Atak was first discovered Monday. Although antivirus companies do not expect it to cause much damage, they say it will be a nuisance because it can generate a large amount of spam.
Graham Cluley, senior technology consultant for antivirus company Sophos, said authors of malicious software generally try to make the job of antivirus researchers as difficult as possible by adding confusing code and using evasion techniques.
"Atak tries to tell when someone is stepping through the code to analyze whether it is a virus or not. Often, a virus will contain lots of code that is designed to make it more complicated for (antivirus) companies to write the detections," Cluley said.
Mikko Hypponen, director of antivirus research at Finnish company F-Secure, said that although it is common practice for virus writers to protect their malware, this worm is exceptional.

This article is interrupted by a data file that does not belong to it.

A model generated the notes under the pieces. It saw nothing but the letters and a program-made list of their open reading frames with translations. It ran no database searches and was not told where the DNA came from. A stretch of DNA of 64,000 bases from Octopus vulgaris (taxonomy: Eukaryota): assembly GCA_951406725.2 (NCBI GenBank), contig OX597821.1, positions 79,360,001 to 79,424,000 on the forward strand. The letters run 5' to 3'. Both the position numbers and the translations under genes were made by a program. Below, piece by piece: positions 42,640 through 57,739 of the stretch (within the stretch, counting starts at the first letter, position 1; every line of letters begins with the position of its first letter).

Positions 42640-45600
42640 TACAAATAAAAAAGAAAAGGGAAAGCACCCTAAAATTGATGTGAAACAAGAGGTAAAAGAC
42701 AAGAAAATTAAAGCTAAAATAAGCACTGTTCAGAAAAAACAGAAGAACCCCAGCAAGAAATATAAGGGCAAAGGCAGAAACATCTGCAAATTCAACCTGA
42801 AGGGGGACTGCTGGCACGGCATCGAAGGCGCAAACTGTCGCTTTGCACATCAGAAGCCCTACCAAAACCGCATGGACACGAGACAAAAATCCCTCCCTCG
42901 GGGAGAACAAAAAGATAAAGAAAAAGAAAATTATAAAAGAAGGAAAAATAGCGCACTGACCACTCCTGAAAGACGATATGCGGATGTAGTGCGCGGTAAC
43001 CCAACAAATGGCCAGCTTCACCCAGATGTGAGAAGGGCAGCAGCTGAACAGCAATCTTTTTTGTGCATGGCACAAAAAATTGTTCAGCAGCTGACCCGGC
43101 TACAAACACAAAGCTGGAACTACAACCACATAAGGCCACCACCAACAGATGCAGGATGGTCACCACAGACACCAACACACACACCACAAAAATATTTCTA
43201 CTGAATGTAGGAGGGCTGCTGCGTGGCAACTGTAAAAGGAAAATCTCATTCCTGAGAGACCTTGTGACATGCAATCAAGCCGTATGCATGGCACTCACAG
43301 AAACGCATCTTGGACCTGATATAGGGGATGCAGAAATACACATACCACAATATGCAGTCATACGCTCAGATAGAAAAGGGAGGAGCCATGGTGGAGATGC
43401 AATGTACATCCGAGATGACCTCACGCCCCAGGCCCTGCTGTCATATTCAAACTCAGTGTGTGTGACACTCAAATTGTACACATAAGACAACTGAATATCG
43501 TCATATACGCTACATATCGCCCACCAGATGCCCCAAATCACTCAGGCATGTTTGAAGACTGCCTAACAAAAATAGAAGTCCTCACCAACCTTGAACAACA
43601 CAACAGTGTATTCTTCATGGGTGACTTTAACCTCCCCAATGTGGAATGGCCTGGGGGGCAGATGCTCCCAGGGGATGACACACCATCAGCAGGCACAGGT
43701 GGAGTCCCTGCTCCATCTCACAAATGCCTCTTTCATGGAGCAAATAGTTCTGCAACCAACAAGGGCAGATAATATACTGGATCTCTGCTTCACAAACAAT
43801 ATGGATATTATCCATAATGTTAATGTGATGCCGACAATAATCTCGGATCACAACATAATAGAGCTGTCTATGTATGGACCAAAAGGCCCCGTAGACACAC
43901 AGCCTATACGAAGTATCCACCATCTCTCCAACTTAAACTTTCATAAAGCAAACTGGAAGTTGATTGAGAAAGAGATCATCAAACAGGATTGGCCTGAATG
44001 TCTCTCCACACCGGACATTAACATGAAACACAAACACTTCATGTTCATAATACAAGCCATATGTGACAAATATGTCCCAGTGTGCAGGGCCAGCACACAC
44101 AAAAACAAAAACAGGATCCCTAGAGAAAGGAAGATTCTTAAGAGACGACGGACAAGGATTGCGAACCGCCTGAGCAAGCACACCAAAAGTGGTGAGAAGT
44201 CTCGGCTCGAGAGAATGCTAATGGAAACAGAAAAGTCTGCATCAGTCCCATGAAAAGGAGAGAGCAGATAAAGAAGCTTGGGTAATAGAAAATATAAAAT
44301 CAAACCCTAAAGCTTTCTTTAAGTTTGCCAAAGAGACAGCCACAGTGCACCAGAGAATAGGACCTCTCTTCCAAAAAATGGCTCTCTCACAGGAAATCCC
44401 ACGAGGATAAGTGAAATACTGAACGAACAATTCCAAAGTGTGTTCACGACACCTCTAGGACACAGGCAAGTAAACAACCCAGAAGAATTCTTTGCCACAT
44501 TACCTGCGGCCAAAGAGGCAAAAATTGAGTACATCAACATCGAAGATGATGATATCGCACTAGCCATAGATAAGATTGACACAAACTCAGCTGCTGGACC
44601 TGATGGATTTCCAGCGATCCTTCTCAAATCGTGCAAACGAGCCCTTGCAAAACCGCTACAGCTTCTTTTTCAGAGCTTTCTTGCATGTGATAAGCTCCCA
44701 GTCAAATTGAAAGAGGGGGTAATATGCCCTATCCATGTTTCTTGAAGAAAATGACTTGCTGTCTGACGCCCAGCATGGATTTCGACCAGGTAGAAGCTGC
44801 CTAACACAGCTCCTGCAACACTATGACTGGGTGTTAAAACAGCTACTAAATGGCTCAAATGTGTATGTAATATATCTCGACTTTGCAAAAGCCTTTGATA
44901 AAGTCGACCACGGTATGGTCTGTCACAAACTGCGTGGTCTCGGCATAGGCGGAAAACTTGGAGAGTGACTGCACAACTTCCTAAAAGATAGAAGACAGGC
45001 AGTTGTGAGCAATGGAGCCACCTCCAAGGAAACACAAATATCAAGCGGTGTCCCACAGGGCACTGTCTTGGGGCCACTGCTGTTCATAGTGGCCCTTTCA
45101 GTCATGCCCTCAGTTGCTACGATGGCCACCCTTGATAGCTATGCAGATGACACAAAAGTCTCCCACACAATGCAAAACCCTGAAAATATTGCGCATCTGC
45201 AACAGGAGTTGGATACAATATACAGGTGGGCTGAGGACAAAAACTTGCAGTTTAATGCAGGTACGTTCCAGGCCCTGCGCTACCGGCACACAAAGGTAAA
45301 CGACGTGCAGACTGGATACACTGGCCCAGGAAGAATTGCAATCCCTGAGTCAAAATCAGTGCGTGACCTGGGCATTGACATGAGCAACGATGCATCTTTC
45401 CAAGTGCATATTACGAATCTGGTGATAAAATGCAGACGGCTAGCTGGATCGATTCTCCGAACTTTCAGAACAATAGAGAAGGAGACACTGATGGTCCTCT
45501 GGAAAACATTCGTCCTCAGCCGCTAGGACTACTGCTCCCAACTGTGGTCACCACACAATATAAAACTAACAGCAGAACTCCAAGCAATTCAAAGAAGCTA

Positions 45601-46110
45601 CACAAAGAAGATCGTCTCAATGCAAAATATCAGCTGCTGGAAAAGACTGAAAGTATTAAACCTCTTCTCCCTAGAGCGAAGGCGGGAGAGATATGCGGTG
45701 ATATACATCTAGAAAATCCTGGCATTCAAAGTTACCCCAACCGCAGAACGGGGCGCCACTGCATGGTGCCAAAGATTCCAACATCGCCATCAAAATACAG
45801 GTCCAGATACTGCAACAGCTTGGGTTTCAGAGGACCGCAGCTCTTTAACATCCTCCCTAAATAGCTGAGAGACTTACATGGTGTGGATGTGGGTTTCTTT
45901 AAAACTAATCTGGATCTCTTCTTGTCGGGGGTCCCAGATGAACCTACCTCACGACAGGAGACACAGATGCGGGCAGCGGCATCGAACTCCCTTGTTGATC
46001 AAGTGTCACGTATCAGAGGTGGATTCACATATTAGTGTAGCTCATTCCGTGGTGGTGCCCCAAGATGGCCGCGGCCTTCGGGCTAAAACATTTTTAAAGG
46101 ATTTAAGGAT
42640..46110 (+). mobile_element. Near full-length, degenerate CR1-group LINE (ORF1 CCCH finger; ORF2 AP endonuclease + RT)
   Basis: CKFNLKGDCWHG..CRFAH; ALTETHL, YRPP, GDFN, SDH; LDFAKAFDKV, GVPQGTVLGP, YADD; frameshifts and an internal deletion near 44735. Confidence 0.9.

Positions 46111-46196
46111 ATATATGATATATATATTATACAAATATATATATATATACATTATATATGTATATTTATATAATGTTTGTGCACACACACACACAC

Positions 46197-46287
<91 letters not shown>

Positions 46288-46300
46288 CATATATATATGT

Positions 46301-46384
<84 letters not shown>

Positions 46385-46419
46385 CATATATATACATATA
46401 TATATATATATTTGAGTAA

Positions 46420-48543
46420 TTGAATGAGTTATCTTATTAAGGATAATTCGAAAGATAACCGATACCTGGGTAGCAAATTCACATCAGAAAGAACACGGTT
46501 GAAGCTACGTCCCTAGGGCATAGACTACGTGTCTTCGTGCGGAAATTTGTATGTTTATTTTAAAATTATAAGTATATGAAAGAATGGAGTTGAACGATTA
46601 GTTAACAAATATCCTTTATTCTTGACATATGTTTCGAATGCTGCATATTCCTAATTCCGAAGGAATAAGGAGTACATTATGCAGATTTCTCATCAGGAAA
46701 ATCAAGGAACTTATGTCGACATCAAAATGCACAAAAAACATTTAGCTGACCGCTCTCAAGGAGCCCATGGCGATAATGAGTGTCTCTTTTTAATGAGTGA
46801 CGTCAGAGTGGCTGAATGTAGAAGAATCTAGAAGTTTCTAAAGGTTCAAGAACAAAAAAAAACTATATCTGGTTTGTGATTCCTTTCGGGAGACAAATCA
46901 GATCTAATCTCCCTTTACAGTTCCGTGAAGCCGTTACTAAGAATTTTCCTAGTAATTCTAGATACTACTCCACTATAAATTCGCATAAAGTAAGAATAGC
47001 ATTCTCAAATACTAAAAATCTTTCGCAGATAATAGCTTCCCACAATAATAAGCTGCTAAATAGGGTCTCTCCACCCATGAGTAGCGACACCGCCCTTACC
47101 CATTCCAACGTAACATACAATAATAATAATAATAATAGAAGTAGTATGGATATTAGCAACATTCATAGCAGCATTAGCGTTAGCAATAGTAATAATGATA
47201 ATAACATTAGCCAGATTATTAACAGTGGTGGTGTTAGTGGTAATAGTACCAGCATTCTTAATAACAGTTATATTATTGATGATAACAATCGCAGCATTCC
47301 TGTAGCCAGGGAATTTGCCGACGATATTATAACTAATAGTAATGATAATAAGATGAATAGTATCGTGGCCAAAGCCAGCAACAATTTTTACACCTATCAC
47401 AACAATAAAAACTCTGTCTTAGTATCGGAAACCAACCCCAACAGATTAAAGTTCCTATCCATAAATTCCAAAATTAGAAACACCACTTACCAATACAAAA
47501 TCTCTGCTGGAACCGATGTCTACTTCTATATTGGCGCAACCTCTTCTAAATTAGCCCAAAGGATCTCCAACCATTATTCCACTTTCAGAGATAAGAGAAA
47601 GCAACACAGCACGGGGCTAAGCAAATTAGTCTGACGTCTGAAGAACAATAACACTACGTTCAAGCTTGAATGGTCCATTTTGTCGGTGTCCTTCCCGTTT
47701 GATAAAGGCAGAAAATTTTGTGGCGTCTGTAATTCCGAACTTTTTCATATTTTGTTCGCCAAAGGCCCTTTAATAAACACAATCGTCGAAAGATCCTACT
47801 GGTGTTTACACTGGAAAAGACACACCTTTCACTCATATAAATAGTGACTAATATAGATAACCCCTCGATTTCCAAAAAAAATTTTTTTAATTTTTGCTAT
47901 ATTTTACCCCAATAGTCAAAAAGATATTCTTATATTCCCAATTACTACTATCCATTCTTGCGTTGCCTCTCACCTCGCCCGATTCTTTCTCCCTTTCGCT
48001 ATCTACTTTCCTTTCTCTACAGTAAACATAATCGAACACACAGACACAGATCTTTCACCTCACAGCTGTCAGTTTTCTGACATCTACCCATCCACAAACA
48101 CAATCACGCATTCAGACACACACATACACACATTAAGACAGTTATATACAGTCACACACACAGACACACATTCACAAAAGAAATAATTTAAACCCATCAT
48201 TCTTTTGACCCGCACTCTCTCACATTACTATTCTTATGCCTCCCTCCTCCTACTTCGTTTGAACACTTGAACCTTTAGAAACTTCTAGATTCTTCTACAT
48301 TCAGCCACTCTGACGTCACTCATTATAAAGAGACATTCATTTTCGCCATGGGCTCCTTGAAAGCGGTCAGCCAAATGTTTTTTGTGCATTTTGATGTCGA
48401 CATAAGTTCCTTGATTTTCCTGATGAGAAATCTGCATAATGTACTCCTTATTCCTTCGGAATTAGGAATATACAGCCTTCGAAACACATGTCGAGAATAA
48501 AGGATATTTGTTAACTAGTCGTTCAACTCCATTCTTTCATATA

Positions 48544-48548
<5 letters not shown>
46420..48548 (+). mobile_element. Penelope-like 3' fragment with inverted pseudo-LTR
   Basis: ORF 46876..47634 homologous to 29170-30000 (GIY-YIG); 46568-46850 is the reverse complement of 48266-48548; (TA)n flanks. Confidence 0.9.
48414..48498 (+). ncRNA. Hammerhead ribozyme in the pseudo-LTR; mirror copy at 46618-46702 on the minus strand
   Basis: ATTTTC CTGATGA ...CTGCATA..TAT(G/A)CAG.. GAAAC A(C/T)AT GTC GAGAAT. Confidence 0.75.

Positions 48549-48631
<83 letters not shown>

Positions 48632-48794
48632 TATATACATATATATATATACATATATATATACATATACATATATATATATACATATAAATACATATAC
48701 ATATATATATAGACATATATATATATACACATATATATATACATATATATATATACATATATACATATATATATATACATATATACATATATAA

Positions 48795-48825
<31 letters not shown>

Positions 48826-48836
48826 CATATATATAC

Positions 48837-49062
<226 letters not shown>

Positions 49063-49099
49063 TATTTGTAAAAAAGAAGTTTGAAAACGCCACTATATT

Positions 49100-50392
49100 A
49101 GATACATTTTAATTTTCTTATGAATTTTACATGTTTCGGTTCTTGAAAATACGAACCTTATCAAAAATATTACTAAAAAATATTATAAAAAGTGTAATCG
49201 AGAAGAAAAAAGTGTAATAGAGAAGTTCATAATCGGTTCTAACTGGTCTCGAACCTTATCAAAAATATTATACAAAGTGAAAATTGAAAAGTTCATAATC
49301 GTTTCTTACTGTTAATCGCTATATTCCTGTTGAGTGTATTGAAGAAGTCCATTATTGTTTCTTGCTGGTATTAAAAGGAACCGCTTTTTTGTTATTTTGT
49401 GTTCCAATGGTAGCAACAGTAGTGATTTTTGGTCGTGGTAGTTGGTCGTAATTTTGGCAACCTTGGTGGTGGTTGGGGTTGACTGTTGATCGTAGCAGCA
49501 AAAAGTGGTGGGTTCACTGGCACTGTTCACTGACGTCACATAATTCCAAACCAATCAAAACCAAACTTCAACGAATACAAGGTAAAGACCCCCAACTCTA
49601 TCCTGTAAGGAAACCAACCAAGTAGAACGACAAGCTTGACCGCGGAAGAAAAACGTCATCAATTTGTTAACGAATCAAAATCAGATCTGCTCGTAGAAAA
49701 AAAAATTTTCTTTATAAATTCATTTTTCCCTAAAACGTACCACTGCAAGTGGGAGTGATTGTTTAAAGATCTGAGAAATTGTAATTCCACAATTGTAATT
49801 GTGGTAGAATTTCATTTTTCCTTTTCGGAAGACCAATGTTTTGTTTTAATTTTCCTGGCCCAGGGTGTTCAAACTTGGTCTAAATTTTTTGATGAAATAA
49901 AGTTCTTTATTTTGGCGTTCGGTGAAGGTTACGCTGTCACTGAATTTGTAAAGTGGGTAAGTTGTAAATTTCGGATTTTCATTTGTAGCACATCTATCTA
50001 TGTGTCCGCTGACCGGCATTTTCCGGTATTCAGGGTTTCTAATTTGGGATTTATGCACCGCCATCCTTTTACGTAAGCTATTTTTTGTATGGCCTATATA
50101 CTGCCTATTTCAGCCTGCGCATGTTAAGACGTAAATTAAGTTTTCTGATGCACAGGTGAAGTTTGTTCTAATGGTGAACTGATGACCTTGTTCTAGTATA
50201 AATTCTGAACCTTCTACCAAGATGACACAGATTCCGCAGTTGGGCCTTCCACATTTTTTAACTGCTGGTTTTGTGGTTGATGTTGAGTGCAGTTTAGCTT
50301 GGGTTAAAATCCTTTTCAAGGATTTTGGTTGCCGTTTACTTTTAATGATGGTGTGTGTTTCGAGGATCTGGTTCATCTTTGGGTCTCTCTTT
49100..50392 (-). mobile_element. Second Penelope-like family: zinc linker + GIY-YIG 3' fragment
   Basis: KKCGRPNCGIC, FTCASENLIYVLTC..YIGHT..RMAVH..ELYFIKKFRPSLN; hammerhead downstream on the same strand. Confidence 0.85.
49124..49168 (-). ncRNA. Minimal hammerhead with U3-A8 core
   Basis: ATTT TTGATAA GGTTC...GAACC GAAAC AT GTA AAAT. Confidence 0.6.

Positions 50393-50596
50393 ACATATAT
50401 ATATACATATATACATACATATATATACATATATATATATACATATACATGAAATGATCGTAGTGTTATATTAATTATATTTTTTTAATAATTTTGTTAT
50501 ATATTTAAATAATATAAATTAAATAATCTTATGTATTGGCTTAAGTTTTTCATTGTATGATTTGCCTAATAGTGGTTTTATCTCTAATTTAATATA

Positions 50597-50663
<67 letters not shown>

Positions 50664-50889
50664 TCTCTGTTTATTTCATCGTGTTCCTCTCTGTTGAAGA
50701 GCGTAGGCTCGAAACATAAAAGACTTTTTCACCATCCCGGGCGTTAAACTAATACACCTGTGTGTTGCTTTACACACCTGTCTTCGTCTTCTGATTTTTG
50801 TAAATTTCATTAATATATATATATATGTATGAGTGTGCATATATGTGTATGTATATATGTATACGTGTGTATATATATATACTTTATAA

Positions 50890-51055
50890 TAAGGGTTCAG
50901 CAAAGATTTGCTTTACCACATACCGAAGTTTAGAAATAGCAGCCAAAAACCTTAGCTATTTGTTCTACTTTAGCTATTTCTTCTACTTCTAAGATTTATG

"It is standard for worms to have layers of encryption--or armoring--to keep out snoopers, but this goes way beyond that. It tries actively to detect if it is being analyzed by antivirus research tools. If it thinks it is being analyzed, it stops running and shuts down," Hypponen said.
Atak is not thought to be a serious threat. But because of recent detection and in-built protection, the worm's full functionality has not yet been fully analyzed. However, it is known that the worm contains text that seems to threaten other well-known worms and viruses, such as MyDoom, Bagle and Netsky.
Hypponen said there is a possibility that Atak will try to seek out and destroy "rival" worms.
"We haven't been able to figure out if Atak tries to disable some of these viruses," he said. "The message implies it does contain some code that attacks other viruses."
Munir Kotadia of ZDNet UK reported from London.